Can Mary Shelley's Frankenstein Be Read as an Early Research Ethics Text?
Medical Humanities 2004 June; 30(1): 32-35
The current popular view of the novel Frankenstein is that it describes the horrors consequent upon scientific experimentation; the pursuit of science leading inevitably to tragedy. In reality the importance of the book is far from this. Although the evil and tragedy resulting from one medical experiment are its theme, a critical and fair reading finds a more balanced view that includes science's potential to improve the human condition and reasons why such an experiment went awry. The author argues that Frankenstein is an early and balanced text on the ethics of research upon human subjects and that it provides insights that are as valid today as when the novel was written. As a narrative it provides a gripping story that merits careful analysis by those involved in medical research and its ethical review, and it is more enjoyable than many current textbooks! To support this thesis, the author will place the book in historical, scientific context, analyse it for lessons relevant to those involved in research ethics today, and then draw conclusions.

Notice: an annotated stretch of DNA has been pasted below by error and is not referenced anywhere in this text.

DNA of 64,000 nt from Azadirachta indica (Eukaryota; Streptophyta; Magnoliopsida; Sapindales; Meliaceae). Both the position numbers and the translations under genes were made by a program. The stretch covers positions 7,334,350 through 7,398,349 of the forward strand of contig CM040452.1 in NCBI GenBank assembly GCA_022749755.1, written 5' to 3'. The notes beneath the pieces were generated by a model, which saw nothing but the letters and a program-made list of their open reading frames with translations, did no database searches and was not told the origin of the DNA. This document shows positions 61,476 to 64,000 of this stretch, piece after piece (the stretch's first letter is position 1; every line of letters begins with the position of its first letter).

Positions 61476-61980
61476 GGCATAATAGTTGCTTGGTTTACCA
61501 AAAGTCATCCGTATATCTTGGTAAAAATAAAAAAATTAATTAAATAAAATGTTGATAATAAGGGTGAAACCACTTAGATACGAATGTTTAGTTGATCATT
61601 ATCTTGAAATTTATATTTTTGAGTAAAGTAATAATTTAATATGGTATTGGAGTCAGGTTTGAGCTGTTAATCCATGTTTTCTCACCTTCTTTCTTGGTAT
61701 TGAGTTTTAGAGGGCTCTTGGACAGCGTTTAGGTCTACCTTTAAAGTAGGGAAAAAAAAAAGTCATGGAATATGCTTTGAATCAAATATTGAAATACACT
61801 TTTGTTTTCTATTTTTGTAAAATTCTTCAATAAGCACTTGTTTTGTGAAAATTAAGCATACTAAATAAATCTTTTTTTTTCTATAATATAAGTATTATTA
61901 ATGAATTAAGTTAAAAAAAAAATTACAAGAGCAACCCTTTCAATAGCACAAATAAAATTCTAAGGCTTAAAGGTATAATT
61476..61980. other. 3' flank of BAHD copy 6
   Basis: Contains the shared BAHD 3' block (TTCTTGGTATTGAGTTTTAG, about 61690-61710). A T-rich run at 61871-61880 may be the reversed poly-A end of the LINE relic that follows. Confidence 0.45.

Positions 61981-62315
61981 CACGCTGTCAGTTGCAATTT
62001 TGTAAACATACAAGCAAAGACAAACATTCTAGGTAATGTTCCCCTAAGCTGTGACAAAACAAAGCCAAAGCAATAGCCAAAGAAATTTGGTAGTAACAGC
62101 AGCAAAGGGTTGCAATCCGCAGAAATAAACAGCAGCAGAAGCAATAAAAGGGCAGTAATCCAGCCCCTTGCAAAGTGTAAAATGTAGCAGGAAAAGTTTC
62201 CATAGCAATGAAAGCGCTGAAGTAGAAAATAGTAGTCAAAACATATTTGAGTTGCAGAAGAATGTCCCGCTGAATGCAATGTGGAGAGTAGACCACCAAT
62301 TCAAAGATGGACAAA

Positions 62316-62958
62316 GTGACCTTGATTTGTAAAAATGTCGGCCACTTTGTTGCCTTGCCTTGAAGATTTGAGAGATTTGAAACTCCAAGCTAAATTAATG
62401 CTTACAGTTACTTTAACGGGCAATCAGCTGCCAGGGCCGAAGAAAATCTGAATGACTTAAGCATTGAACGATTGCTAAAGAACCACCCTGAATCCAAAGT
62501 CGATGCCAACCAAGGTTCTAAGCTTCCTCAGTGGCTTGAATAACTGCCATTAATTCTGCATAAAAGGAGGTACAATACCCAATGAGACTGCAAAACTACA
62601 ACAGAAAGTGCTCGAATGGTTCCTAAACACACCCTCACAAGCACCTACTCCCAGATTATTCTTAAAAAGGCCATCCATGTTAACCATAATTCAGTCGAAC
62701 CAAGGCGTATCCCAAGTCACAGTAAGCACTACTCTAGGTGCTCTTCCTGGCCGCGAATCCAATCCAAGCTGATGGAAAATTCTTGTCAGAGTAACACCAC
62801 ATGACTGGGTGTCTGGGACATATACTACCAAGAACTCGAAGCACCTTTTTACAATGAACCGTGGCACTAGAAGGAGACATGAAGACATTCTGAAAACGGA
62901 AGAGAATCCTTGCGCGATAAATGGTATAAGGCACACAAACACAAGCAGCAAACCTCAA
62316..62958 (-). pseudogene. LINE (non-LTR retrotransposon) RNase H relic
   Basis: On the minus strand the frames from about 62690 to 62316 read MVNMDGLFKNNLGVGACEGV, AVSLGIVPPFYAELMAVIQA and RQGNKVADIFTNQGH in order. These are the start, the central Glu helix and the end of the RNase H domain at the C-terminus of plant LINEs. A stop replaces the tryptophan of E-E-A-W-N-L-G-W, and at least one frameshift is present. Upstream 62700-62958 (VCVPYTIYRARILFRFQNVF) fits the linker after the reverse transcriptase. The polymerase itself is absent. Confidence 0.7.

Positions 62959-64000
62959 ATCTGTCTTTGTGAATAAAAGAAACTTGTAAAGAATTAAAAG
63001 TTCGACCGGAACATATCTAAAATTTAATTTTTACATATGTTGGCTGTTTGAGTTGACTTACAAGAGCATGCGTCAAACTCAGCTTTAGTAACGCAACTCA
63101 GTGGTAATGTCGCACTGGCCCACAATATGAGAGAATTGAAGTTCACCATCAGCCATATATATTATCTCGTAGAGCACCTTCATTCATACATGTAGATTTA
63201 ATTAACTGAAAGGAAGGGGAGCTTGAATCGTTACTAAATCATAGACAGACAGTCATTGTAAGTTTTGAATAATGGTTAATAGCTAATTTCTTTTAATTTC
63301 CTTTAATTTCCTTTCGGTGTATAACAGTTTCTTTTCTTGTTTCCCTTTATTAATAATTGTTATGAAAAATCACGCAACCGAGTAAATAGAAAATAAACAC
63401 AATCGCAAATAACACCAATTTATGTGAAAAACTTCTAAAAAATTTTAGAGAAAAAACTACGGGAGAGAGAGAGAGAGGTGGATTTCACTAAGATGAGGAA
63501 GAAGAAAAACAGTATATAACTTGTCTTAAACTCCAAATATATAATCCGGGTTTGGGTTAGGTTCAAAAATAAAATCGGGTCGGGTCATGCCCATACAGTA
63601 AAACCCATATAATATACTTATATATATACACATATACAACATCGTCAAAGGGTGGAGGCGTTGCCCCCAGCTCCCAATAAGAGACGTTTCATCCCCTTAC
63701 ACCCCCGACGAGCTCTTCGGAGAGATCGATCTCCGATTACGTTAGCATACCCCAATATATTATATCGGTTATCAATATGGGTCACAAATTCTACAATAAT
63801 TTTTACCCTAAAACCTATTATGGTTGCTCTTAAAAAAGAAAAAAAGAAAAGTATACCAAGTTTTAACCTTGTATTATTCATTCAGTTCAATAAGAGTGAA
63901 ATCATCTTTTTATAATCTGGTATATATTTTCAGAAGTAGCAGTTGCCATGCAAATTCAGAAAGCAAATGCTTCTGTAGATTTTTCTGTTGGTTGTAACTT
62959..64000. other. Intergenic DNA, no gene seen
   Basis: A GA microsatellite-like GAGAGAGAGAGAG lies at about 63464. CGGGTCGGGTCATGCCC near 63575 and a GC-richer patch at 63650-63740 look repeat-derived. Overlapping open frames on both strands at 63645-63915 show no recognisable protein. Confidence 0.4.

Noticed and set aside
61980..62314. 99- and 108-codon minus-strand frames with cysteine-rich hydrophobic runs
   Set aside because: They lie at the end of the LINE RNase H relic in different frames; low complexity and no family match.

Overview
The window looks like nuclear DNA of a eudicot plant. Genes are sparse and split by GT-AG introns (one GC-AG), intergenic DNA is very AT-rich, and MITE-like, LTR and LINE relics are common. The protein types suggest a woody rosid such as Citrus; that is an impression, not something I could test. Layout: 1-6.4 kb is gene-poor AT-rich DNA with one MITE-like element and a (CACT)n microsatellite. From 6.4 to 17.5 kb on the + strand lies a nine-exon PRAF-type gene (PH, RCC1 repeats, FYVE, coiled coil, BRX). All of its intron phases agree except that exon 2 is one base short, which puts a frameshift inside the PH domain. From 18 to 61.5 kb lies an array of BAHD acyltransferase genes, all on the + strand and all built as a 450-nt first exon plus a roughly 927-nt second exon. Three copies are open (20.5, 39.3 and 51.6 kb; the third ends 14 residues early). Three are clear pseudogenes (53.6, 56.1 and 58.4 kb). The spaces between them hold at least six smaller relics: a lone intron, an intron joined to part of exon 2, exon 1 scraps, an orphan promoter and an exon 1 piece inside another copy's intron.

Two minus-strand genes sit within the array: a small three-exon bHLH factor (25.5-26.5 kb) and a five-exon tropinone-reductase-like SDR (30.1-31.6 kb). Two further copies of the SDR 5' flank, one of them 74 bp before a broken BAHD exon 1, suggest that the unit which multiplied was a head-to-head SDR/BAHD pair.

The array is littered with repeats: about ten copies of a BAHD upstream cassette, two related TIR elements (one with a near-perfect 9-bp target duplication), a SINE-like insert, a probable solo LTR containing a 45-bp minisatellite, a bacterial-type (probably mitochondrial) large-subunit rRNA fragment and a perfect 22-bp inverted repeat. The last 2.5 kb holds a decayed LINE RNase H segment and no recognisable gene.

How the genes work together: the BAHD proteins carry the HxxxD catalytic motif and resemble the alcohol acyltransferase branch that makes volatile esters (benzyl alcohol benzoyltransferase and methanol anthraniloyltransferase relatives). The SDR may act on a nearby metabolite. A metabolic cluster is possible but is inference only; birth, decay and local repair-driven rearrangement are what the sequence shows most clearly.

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Shelley, Mary W. (1993)
Shaul, Randi Zlotnik; Birenbaum, Shelley; Evans, Megan (2005)The legal risks associated with health research involving human subjects have been highlighted recently by a number of lawsuits launched against those involved in conducting and evaluating the research. Some of these cases ...
Stemming the tide of normalization: an expanded feminist analysis of the ethics and social impact of embryonic stem cell research Tremain, Shelley (2006)Feminists have indicated the inadequacies of bioethical debates about human embryonic stem cell research, which have for the most part revolved around concerns about the moral status of the human embryo. Feminists have ...